by Berit Erickson
Once I had created a successful pollinator garden of my own [see Berit’s Corner Pollinator Garden], I began to see prime locations for similar gardens everywhere. One spot that I had been eyeing up was the vacant vegetable garden at my son’s elementary school, Churchill Alternative School. Each spring, it was enthusiastically planted, but struggled on its own after the student gardeners left for the summer. A low-maintenance, mostly-native perennial garden would be a perfect replacement.
I wasn’t the only person who had new ideas for the school’s vegetable plot. In April 2019, the school council asked if I would help create a butterfly garden. Of course I would!
What should we plant?
My first task was to come up with a list of suitable butterfly plants for this sunny, dry location. We needed two kinds: nectar-rich flowers to feed adult butterflies and host plants to feed their caterpillars.
Native plants are essential, because native insects have co-evolved with these plants. Over time, butterfly caterpillars adapted to the chemical composition of specific native plants in order to digest them – now, they can only eat these plants. For example, Monarch butterfly caterpillars can only eat milkweed – no milkweed means no Monarchs. Different kinds of caterpillars can only eat other, usually native, plants. The Fletcher Wildlife Garden’s Gardening for Butterflies page has a list of host plants for butterflies found in the Ottawa area.
For the school garden, I decided to include host plants for a few butterflies that I consistently find in my own garden: milkweed for Monarchs, Fennel for Black Swallowtails, and Field Pussytoes for American Ladies. These butterflies are all common in urban habitats.
To choose nectar plants, I consulted a few familiar lists, such as the Xerces Society list of Monarch Nectar Plants: Great Lakes, and the Monarch Watch Plants for Butterfly and Pollinator Gardens. There are lots of possibilities, so I again focused on plants that butterflies visit in my own garden. It is important to include a variety of nectar plants to ensure blooms from spring to fall.
Since native plants take a couple of years to mature, I also included some annual nectar plants. Annuals grow and flower quickly, so they would feed butterflies and fill in gaps in the garden while the native plants establish.
It has to be beautiful, too
I have never designed a garden for anyone else. I knew the school garden would have tremendous potential to teach children, as well as inspire parents and neighbours to create their own butterfly gardens. The school garden had to be beautiful, as well as functional.
As a design starting point, I used the cheerful colour scheme in a poster, Supporting Monarchs, from the Wisconsin Monarch Collaborative. The poster includes pink, purple, blue-purple, orange, and yellow flowers. I chose local native plants and annuals in those colours, plus a few white flowers.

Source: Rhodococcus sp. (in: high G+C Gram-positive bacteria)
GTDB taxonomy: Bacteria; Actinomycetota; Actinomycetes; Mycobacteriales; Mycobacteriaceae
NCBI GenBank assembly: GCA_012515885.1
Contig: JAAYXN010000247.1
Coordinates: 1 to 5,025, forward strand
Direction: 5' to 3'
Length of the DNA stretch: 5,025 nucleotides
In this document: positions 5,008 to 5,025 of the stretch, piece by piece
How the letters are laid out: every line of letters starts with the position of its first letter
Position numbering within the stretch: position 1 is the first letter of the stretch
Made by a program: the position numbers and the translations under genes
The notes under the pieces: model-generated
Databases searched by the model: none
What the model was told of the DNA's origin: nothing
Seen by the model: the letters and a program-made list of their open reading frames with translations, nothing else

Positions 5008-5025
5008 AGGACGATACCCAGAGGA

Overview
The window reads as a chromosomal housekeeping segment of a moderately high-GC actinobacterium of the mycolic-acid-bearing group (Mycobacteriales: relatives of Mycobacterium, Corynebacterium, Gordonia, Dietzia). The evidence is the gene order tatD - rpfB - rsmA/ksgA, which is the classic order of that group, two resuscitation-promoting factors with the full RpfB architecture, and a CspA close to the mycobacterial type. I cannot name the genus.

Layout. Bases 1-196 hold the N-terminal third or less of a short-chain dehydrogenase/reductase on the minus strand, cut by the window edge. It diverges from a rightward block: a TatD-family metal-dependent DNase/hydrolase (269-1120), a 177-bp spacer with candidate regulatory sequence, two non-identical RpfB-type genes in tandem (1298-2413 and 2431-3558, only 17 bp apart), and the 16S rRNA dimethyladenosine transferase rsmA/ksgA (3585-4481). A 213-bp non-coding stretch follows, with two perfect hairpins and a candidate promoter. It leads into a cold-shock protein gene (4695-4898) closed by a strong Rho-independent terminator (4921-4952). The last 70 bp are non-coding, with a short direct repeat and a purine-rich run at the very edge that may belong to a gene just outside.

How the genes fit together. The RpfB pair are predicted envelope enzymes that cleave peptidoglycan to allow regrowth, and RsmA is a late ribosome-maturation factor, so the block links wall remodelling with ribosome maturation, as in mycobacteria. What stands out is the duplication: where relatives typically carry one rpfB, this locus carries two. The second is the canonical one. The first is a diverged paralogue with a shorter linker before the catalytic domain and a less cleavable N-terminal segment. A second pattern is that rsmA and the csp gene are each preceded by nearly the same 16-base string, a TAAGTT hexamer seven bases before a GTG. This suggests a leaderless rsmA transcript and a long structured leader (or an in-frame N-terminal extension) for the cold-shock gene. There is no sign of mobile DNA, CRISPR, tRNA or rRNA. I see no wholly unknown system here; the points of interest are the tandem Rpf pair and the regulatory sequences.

A super-sized garden plan
I made a garden plan to sort out exactly which plants we needed, how many, where we might get them, and how much they’d cost (for a school council budget request). In fact, I made a huge 1.5-metre garden plan. It could then be displayed on a school wall, so teachers, students, and parents would see it, and hopefully get excited about the new garden. (See Garden plan and plant list.)
I measured the space, including the location and height of windows (so I didn’t block them with tall plants). The garden is a large, oddly shaped, raised bed; it is about 9 metres long, and varies in width from 0.5 to 2.5 metres. I added a path so everyone could enjoy the garden up close without damaging plants, and to make maintenance easier. I used coloured pieces of paper that matched the flower colours, and arranged them on the plan to distribute the colours and make pleasing combinations. The tallest plants would go in the back against the brick wall, and the shortest ones at the front edge.
Growing and finding the plants
Now, where would we get the plants? Buying all the plants for the garden would have been too costly. Luckily, I had already started growing some native plants for the school’s annual spring plant sale, so I could provide a lot of them for free. Since many native plant seeds require a period of cold temperatures in order to germinate, I put the seeds outside in pots for the winter. I bought seeds from Beaux Arbres Native Plants, Wildflower Farm, and Botanically Inclined.
Students later grew the annuals from seed. We bought the remaining plants at the Fletcher Wildlife Garden native plant sale (first Saturday in June), and the Beaux Arbres native plants stall at the Westboro Farmers’ Market. By growing plants from organic seed and buying from native plant growers, we ensured that none of our butterfly plants had been treated with harmful pesticides.
With the plan and plants ready to go, the Churchill teachers, students, and parent volunteers took over. Planting day, on June 3rd, was far from ideal — it was about 10°C with some drizzle.
First, the path was marked with bamboo stakes. Then, planting began at the back near the brick wall, and gradually progressed forward to the edge. This strategy reduced the chance of newly planted seedlings being stepped on. Finally, mulch was added around and between plants to retain moisture. (Eventually, Field Pussytoes and Common Violets will spread between plants to act as a “living mulch.”) The crew tolerated the weather and worked hard – all the native perennials were in the ground. Due to the unusually cool weather, the annuals weren’t planted that day. Contrasting-coloured mulch was later spread to delineate the path.